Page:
Following its independence from the Socialist Federal Republic of Yugoslavia in March 1992, Bosnia and Herzegovina went through three and a half years of armed conflict, which ended with the signing of the General Framework Agreement for Peace in Bosnia and Herzegovina in December 1995.MORE
On the Regulatory Logics of UN Security Council Resolution 2334 (2016) on Israeli Settlements
The US decision not to veto Security Council Resolution 2334 (SCR 2334 or "the Resolution"), adopted on December 23, 2016, as the last political act of the Obama administration on the Israel-Palestine conflict, may have gained more attention than the Resolution itself.MORE
Making Libya an ICC Priority Situation: Fake Promises to a Difficult Customer?
Exactly one week before the annual meeting of the Assembly of States Parties (ASP) to the Rome Statute, Fatou Bensouda, Prosecutor of the International Criminal Court (ICC), was before the Security Council (SC) presenting her Twelfth report on the situation in Libya pursuant to resolution 1970 (.pdf). As the ASP’s 2016MORE
Contending with the Limits of Extraterritorial Regulation of Transnational Corporate Wrongs
In the wake of the 5th UN Business and Human Rights Forum, which took place in Geneva last week, a reflection on the efforts to implement the business and human rights (BHR) framework in international law seems in order. In particular, this post addresses the as yet underwhelming efforts of home-states to regulate overseas business, which contribute to some of the most egregious human rights violations and perpetuate a North-South dynamic of exploitation.MORE
What is the domain of global public law as a field of inquiry?
Global public law is an emerging field of research and practice. Its also a contested one. To define the research agenda for the Center for Global Public Law we must first understand how global public law as a field of inquiry is impacted by both how it has emerged and how it is contested.MORE
Solar Geo-Engineering and International Law: An Odd Couple?
In the aftermath of the U.N. climate conference (COP21) held in Paris in November, our planet is looking for concrete results in hesitant hopes. The gap between the pledges states are making to cut carbon emissions and those that scientists say are needed to maintain the increase in the average global temperature below 1.5–2 degrees Celsius is significant. At this stage, it seems simple.MORE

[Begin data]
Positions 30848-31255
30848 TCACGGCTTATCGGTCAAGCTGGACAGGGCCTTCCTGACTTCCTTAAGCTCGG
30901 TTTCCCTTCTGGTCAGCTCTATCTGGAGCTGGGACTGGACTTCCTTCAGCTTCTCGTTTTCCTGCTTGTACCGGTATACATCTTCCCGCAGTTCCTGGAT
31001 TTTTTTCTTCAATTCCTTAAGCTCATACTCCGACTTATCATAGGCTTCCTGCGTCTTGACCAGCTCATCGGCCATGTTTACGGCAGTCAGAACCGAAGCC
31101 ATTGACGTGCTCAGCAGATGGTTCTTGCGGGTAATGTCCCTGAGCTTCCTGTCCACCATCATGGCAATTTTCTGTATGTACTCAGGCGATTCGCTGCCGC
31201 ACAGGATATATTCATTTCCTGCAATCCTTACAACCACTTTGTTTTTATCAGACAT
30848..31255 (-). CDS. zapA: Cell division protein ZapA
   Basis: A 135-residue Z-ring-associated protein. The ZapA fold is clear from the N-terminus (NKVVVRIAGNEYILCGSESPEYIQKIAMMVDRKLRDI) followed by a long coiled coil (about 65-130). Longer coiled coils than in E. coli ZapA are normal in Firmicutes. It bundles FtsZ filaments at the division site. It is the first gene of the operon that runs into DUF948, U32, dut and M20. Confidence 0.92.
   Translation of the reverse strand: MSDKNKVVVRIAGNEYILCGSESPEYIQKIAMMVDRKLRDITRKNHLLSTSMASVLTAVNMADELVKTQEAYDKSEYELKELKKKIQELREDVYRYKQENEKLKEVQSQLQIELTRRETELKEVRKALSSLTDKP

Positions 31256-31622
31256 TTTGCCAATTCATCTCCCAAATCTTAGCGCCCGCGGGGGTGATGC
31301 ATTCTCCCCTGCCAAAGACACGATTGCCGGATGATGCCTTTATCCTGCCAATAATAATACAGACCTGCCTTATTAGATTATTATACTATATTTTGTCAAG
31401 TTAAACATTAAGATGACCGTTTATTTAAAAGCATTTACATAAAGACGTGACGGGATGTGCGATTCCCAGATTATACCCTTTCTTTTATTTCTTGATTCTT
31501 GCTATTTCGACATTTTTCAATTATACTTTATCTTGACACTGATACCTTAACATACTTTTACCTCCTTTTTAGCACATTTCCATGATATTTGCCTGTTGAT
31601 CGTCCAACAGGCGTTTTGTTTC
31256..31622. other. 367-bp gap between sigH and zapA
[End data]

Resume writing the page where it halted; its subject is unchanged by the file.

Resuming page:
A Scrutiny of Algeria’s Responses to Individual Petitions before the United Nations Human Rights Committee
The clash between Algeria and the United Nations Human Rights Committee (hereinafter “HRC”) regarding the former’s domestic law titled Ordinance No. 06-01 enacting the Charter for Peace and National Reconciliation is becoming more and more acute as the violation decisions by the HRC concerning Ordinance No 06-01 are piling up.MORE
Europe: a Friend or a Foe of Global Public Law?
The second annual colloquium of the Center for Global Public Law held in May 2016 focussed on a timely question: Europe: A friend or a foe of Global Public Law?MORE
The Situation Concerning the Mavi Marmara at the ICC: What Would be the Next Move for the ICC Prosecutor?
In early summer 2010, around fifty people were seriously injured and ten Turkish nationals died on a vessel part of the ‘Freedom Flotilla’: the Mavi Marmara ship. The incident saw the establishment of a UN Human Rights Council fact-finding mission, aMORE
The Strasbourg Court Destroys ‘in part’ The Hague’s Case Law on Genocide
I am extremely happy to join the Center for Global Public Law and would like to begin my journey at Koç Law School with a (rather long) blog post on one of the most controversial topics of international criminal law: the ‘crime of crimes’, the ‘ultimate crime’, that is the crime of genocide.MORE
Compatibility with the object & purpose test and Turkey’s reservations to international human rights instruments
In both cycles of the United Nations Universal Periodic Review (UPR) Turkey rejected all recommendations that asked for withdrawal of her reservations to “the core International Human Rights Instruments”.MORE
"Is there a Global Public Law?” - Reflections on the Launch of the CGPL Colloquium Series
A guest post by Sinja Graf reflecting on the launch of the Center for Global Public Law colloquium series.
‘Is there a Global Public Law?” was the question that launched Koç University's Center for Global Public Law’s inaugural colloquium.MORE